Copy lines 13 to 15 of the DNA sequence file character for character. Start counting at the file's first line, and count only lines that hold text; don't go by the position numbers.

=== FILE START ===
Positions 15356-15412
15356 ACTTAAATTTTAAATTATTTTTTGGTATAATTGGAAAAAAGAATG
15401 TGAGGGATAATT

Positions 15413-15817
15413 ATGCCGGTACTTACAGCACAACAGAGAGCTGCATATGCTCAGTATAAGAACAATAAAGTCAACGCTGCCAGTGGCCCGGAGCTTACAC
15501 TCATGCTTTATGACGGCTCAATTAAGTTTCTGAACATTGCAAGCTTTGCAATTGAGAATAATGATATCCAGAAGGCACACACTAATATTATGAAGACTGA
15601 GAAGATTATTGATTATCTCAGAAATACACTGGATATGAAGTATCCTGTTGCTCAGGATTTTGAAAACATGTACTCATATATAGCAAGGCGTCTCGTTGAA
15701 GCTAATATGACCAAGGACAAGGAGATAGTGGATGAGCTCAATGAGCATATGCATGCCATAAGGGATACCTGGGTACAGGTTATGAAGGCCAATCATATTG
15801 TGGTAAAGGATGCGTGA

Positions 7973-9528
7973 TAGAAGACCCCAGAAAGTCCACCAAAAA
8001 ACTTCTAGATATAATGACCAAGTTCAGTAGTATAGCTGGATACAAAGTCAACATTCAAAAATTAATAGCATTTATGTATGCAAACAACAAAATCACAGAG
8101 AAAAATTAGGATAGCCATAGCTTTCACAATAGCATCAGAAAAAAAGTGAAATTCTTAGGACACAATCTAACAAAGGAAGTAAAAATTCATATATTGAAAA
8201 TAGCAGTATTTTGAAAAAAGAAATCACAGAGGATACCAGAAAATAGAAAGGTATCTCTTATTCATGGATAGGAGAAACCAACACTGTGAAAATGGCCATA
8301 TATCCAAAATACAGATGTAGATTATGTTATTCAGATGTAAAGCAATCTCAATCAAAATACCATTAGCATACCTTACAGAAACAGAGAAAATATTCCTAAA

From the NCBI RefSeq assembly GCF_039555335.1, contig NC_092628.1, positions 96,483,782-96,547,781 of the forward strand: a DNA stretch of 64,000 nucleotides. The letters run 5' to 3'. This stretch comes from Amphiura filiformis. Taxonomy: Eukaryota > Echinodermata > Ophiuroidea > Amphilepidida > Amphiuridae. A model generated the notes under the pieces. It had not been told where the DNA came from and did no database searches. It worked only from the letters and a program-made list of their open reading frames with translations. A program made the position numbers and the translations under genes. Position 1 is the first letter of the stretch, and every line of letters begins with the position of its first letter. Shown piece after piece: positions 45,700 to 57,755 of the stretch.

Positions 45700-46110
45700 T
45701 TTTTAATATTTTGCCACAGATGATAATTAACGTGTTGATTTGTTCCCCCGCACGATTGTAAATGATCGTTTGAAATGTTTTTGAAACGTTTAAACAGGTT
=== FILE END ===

8101 AAAAATTAGGATAGCCATAGCTTTCACAATAGCATCAGAAAAAAAGTGAAATTCTTAGGACACAATCTAACAAAGGAAGTAAAAATTCATATATTGAAAA
8201 TAGCAGTATTTTGAAAAAAGAAATCACAGAGGATACCAGAAAATAGAAAGGTATCTCTTATTCATGGATAGGAGAAACCAACACTGTGAAAATGGCCATA
8301 TATCCAAAATACAGATGTAGATTATGTTATTCAGATGTAAAGCAATCTCAATCAAAATACCATTAGCATACCTTACAGAAACAGAGAAAATATTCCTAAA